By Kiply Lukan Yaworski, Catholic Saskatoon News
Madeline and Peter Oliver of Saskatoon have established Olive Branch Marriage and Family Ministry to assist those who are navigating separation or divorce, in a vision inspired and formed in the context of the 2015 Synod on the Family and Pope Francis’ follow-up document Amoris Laetitia (The Joy of Love).
“We accompany individuals and families in a non-judgmental posture that involves healing and transformation as they navigate the experience of separation and divorce.” – Mission statement, Olive Branch Marriage and Family Ministry
“Madeline and I have prayerfully been reading Amoris Laetitia one little piece at a time, reflecting on it to see what it is that Francis is speaking into the reality of marriage,” says Peter, describing the inspiration for the Olive Branch ministry.
Madeline also notes: “In the document Amoris Laetitia, Pope Francis says that we need to set up centres of mediation and reconciliation. That is what we are proposing with the Olive Branch.”
Earlier this year, at the suggestion of Bishop Mark Hagemoen, the couple gathered an advisory committee that helped to clarify their vision for the ministry. The advisory committee included Fr. Peter Ebidero and Fr. Matthew Ramsay from the Roman Catholic Diocese of Saskatoon, as well as “four lay people who brought the wisdom of their experiences with marriage and divorce to the committee,” describes Peter.
“That was an excellent process, really trying to refine what it is we were about,” he says, highlighting the mission statement generated by the committee: “We accompany individuals and families in a non-judgmental posture that involves healing and transformation as they navigate the experience of separation and divorce.”
The Olivers are intent upon reaching out as a pastoral presence and a resource to those who are separating or divorcing, in a spirit of respect and accompaniment, while honouring the Church’s teachings on the sacrament of marriage.
“What the Synod on the Family began to talk about and what Pope Francis has talked about in Amoris Laetitia is to engage people where they are, under an umbrella of gradualism,” describes Peter. “We don’t give up on the ideal – the indissolubility of marriage – but we meet and respect people in the reality of their lives, and try to help them to find a way forward a way that is a response to the will of God, a way that speaks into their reality, and invites the possibility of listening to each other, and listening to the Spirit’s action in their lives.”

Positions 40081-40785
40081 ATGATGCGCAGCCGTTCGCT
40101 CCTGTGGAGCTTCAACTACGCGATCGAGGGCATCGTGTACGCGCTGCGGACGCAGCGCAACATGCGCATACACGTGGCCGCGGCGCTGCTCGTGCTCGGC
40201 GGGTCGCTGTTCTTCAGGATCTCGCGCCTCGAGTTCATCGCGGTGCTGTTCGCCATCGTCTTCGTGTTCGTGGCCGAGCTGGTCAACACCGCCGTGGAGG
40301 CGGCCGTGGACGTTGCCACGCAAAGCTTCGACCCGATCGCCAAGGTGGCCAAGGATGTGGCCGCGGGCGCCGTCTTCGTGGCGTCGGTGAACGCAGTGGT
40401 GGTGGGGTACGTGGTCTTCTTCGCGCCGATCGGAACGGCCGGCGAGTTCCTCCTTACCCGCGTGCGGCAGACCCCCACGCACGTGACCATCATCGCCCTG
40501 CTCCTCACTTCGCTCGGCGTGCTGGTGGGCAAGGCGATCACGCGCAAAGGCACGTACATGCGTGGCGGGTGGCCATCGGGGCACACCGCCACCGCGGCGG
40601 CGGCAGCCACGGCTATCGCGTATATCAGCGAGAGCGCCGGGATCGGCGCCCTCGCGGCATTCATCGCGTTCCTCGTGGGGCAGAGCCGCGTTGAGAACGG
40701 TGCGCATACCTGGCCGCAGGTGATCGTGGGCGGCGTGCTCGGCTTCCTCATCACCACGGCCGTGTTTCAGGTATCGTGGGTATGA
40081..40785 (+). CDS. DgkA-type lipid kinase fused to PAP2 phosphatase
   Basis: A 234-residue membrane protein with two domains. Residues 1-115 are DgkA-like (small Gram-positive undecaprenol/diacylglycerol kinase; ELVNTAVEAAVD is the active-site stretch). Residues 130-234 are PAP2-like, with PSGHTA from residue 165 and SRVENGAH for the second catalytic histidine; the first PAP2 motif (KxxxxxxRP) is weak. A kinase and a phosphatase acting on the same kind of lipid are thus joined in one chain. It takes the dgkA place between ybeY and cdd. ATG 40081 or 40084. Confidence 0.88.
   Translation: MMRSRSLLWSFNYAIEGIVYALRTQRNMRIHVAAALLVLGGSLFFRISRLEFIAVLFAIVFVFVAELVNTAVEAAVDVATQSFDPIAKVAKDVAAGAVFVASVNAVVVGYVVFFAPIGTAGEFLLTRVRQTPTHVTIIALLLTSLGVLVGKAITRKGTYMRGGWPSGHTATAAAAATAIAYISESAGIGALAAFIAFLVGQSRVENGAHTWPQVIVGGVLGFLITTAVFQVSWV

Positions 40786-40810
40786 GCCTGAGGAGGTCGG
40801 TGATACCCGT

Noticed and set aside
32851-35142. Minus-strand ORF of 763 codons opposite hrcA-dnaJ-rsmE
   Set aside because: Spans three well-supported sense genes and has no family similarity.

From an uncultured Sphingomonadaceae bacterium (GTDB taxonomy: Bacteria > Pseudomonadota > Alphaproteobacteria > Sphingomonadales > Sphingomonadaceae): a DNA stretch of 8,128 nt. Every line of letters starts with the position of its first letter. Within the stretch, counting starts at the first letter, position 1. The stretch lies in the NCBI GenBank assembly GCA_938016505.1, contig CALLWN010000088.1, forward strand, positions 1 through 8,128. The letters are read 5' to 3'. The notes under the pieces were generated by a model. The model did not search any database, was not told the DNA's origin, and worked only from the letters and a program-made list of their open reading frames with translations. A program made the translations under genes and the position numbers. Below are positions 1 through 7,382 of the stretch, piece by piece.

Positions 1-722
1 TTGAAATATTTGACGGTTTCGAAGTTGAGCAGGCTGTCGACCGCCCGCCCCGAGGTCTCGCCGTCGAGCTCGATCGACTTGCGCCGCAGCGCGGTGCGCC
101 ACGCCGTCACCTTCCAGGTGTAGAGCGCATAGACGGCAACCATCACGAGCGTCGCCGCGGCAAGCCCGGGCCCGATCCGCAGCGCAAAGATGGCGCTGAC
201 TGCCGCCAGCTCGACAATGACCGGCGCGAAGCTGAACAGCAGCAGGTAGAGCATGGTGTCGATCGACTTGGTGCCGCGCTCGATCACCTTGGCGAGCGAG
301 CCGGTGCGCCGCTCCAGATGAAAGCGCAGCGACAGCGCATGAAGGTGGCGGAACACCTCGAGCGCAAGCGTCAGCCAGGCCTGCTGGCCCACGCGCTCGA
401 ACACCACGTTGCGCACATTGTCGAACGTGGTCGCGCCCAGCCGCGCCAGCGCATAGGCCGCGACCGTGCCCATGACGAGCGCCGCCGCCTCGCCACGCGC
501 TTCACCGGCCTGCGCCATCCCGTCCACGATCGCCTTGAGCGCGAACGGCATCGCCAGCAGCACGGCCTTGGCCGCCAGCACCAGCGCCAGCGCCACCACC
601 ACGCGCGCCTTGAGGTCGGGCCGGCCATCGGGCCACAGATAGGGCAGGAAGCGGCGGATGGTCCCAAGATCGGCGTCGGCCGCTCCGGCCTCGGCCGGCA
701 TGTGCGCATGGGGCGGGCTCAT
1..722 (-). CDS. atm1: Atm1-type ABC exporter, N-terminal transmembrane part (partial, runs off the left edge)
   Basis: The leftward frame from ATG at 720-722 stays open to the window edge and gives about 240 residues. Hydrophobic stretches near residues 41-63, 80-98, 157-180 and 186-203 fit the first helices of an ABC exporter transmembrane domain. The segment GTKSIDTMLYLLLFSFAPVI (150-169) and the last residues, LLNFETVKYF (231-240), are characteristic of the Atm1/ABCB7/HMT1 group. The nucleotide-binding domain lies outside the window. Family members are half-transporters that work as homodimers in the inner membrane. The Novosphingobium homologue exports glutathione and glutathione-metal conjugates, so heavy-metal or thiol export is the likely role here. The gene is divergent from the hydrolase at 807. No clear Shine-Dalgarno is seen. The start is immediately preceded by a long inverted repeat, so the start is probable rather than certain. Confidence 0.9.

The ministry envisioned is unique in many ways, adds Peter, saying the couple has not been able to find anything similar in terms of Catholic ministry being offered in other areas of Canada or the United States. The Olive Branch will not provide marriage counselling or offer legal advice but rather will offer perspective and a guiding presence, always with an eye to healing and transformation, and to what God is calling each couple to in the midst of their difficult situation.
The Olivers also stress that the vision for the Olive Branch ministry is to accompany people as they do their own navigating through their difficult situation. “We would offer an opportunity to slow things down and ask ‘what needs to happen here, what have you looked at, have you considered the possibility of reconciliation,” describes Peter.
“Perhaps they don’t know about things like Retrouvaille (a program for couples struggling in their marriage) or other different options, or more positive ways to address the situation,” adds Madeline, noting that the legal process is not by nature healing or reconciling.
“There are so many realities unfolding in the lives of couples who are moving toward divorce,” observes Peter. “It would be fair to say that great numbers of those individuals feel judged by their encounter with the Church – or they take shame onto themselves and make a decision to avoid Church.”
The result, says Madeline, is that often the Church is not part of this painful journey. “If your spouse dies, there is a funeral and people bring casseroles, offer support; there is a huge grieving, and the Church is part of that. But if you and your spouse break up, there is nothing. Yet you and your spouse have had a deeply grieving situation that is not recognized, is not honoured or acknowledged.”
Located at Queen’s House in Saskatoon, the Olive Branch ministry is being sponsored by the Missionary Oblates of Mary Immaculate. In a letter of support for the ministry, Oblate Provincial, Fr. Ken Thorson, OMI, wrote: “Peter and Madeline’s proposal has touched our hearts and reminds us of the missionary call issued by the Church at its highest levels.”
Divorce was also a reality for St. Eugene de Mazenod, founder of the Oblates, said Peter, noting that Mazenod’s parents were divorced, and so much of his ministry to the marginalized grew from his own family’s suffering.
Reflecting on working together as a couple, Madeline says: “We are excited about being able to offer this ministry, to be present to people, wherever they find themselves in their struggle in life – and it is a natural fit for us to work together.”
Peter adds that the new Olive Branch ministry is an opportunity for the two to respond to the challenge of living the sacrament of their own marriage. “The sacrament invites us not to just be a presence to our families and a presence to each other, but also a presence to the world,”
For more information about Olive Branch Marriage and Famly Ministry, contact Peter and Madeline Oliver, Queen’s House of Retreat and Renewal, 601 Taylor Street West, Saskatoon, SK; (306) 361-9318 or (306) 260-6213; firstname.lastname@example.org or see the website: www.olivebranchministry.ca